2. ADWEEK can kiss my rusty red firewagon. I was an Advertising major in college. I turned my back on it as a career when it dawned on me what utter scumbags ad people are, not to mention their distasteful profession.

    I haven’t regretted it for a single second. Not one.

    But can anyone give me a definitive answer as to why SHOTGUN NEWS isn’t in their pie chart?

  3. Back in the late ’60’s my mom started housekeeping for a little extra scratch and one of the places she did had a rather impressive collection of various and sundry gun mags. Given my interest in things that go bang, even then, her employer said she could take them all home for me. I devoured about 5yrs worth of back issues of G&A, AR and several others that I can’t recall. Unfortunately even though I was a barely subteen at the time I noticed a depressing pattern of cycles, boltie or semi-auto, semi-auto or revolver, .45 v 9mm v .38 v…, wash, rinse, repeat… Best places to hunt frequently equaled localities with the biggest ad buys in the issue in question. On the rare occasions I’ve picked one of them up since, it so seemed a reprint of what I read 40+ years ago.

    • Well, if the antis are right about “fewer people owning more guns” then this is “fewer people buying multiple copies of G&A…….” Yeah, because that makes sense. 🙂

  4. The only reason I still have G & A is because it is available as item on one of the nieces or nephews annual school fund raising drive and I bet that is true for many of the subscriptions as well/ As well as Barber Shops, auto repair shops, doctors office and other places who have free magazines while you wait.

      • Money trumps all. It only becomes an issue if somebody complains but when money is involved they don’t care. Also, it depends on where you live. Fairfield County can pretty much be considered a suburb of NY. Hartford, Tolland and Windham Counties most people would barely blink.

        Intermedia which publishes G & A is in NYC

        • Good point. I remember doing thoes magazine drives as a kid. If you dont mind my asking, where in CT are you? I grew up in Westbrook.

        • @In Memphis

          My family came from Italy and initially settled in Bronx, NY near Yankee Stadium. As like other immigrants of the time, moved to parts of CT including Bridgeport when CT had a clue, a strong manufacturing base and no income tax and was considered the best place to live and work (those days have long past if you look at the recent Forbes article on the state). Once Mayor Mandanici decided to make Bridgeport the most corrupt city on the planet in the 80s, the FBI occupied Bridgeport, my family moved out and if you follow the history of that city and the state, it never ever recovered. Most of my family now live in Southbury and Simsbury area and the smart ones have moved out of the state altogether and now reside in VA. I live in Redding because it is close to the type of work I do and my parents who are elderly and need help. But, worked, lived and traveled all over the USA when I was younger. Would not have moved back to CT if it was not for my parents.

  5. I gave up on all of them some time ago. As jsallison said, there’s a lot of “. . .wash, rinse, repeat. . .” Plus they always seem to love everything they review, sort of like how the new CNET works in not criticizing sponsors.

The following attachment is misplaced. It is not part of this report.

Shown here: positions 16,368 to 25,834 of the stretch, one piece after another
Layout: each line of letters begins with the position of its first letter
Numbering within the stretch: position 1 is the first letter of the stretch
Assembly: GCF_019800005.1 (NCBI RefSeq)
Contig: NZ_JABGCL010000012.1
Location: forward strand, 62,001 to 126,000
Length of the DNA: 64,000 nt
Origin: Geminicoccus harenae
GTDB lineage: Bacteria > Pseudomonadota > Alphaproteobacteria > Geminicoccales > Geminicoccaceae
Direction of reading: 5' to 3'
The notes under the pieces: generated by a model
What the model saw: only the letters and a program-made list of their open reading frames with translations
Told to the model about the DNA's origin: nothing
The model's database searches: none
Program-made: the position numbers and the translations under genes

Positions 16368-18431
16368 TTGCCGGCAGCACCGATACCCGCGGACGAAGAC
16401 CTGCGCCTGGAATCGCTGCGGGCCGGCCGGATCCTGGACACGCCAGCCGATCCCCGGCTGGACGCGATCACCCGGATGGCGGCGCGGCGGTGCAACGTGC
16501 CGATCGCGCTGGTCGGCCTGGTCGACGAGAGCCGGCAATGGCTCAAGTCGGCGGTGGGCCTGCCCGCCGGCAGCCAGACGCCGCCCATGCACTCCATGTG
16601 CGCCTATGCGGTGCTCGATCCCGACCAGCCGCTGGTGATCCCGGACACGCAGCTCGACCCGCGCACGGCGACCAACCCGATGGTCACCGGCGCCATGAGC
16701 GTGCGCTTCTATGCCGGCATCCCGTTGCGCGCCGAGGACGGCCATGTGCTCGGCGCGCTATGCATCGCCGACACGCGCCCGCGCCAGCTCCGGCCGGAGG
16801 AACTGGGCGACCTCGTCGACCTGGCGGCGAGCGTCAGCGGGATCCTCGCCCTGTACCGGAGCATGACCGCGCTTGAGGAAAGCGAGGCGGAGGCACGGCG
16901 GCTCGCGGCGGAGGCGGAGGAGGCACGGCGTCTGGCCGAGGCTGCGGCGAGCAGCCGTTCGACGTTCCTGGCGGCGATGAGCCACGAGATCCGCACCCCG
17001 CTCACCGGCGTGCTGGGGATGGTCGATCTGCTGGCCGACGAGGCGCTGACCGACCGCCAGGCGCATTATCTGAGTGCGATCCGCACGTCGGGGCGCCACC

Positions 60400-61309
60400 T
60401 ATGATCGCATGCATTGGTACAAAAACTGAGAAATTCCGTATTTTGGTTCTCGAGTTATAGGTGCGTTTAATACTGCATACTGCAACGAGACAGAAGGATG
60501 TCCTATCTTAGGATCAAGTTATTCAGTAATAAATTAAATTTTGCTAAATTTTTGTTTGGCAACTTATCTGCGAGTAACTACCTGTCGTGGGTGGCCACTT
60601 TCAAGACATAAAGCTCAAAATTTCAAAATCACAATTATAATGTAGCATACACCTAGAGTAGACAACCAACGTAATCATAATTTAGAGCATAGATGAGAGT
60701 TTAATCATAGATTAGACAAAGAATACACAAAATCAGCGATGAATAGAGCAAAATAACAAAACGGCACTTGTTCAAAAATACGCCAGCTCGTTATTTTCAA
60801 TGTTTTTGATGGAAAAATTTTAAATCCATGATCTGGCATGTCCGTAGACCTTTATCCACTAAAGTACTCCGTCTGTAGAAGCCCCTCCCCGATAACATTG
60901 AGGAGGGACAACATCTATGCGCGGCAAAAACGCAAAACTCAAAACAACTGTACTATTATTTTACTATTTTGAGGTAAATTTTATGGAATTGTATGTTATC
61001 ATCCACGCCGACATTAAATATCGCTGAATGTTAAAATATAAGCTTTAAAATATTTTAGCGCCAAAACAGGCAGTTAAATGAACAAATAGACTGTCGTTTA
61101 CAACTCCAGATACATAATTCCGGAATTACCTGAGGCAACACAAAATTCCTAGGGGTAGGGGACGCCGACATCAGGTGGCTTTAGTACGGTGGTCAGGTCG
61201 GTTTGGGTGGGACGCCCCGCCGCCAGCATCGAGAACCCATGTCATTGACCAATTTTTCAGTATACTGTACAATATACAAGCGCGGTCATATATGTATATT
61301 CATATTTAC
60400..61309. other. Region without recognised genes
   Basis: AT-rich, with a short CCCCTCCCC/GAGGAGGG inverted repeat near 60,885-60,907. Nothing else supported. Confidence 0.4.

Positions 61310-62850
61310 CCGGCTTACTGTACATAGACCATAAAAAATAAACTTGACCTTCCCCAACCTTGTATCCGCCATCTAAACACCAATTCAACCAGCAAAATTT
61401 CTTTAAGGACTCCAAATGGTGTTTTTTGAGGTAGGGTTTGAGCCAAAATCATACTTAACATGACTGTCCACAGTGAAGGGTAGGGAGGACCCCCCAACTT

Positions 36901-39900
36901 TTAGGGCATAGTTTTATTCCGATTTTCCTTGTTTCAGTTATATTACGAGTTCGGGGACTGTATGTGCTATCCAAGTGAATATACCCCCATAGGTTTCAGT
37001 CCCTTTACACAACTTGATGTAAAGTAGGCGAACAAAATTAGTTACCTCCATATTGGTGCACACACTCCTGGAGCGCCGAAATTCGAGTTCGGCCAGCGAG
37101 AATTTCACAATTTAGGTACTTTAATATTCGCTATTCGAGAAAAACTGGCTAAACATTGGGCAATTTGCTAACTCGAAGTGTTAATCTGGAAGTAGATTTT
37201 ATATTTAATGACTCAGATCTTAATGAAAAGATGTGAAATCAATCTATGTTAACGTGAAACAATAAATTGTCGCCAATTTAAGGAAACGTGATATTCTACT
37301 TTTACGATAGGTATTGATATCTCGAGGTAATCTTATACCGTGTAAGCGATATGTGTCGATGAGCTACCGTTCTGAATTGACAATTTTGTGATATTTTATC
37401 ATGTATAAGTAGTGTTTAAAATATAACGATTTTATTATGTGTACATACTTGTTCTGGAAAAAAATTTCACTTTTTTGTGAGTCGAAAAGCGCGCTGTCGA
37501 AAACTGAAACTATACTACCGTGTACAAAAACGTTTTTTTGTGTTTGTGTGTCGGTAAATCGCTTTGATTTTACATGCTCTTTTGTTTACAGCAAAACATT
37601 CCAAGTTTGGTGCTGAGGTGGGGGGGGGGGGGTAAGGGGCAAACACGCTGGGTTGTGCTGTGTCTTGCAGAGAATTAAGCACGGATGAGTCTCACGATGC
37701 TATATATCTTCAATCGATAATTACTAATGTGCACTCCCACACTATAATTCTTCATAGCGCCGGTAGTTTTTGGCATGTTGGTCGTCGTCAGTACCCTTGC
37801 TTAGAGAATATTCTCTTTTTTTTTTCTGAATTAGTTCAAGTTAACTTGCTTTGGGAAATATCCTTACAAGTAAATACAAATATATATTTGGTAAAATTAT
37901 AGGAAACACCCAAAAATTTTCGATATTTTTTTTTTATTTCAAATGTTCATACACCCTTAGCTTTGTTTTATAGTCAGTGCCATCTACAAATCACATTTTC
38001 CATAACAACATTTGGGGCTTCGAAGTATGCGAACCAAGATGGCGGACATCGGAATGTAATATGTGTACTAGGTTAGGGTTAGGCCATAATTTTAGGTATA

6. Well, I’m obviously more impressed than you are about gun magazines’ increase…since one must PAY to have access to them, it’s pretty amazing to me that they’ve had ANY increase due to the economy and online competition.

    Oh, and just so you know if you combine the increase in American Rifleman of 14% and America’s 1st Freedom of 8% (since you only get ONE of them free…yes, I’m aware some may be paying to get both) you get…wait for it…22%. Which is about the “almost 25%” membership growth the NRA experienced.

    Yes, fully aware that combining those two percentages without more info is erroneous. But it’s fun to bust some balls occasionally. 🙂

    • When you join the NRA, you are also given the option to receive no print magazine, and instead opt for a digital copy. So I’m guessing that the leftover 3% did that.

      • I recall complaints that new members weren’t receiving their mags for a few months, as printing and mailing lists caught up with the POTUS induced rush.

  7. Gun magazines, well actually any hobby magazine, just fuels consumption. I used to subscribe to several guitar mags and I was constantly planning my next purchase because of an “everyone should own a 12 string” article or some such crazy premise. Fortunately I started my gun hobby in the digital age so I’m not wasting money on buying magazines………. That leaves more cash for buying guns!

    OK, so maybe it’s not the magazine’s fault.

  8. I’d rather drop a print magazine (I love that I have to specify print on this site) into the head than drop my iPhone or iPad.

    There will always be a place for paper magazines in my home.

  9. A bunch of these mags are available digitally for free, including Guns & Ammo, American Handgunner, Handguns Magazine, and Guns Magazine. As that old (chauvinistic) saying goes, why buy the cow when you get the milk for free?

  10. I have subscriptions to all of them because 1) I like to read in the bathroom 2) some of the articles can be in depth and 3) I keep them as pieces of history.

    Besides that, they’re so dang cheap! You can get two years of 4 different mags for about $35.

  11. The world of guns is still dominated by old, fat white guys. They’re still used to paper magazines.

    I recently reinstated my lapsed NRA membership. I opted for no magazine, because I would probably waste too much time reading them.

  12. I still like reading gun magazines (mostly G&A, but also others that have cover stories that look interesting) because even if their reviews say everything is a “dream to shoot,” they’re still often useful for the hard numbers, like size comparisons and such. And nice pictures.

  13. Don’t forget NRA members can opt for on-line versions of the magazines.

    I still enjoy reading the actual paper versions of magazines, as well as newspapers. Sure I get most of my info from other sources, but there’s nothing wrong with actually leafing through the pages.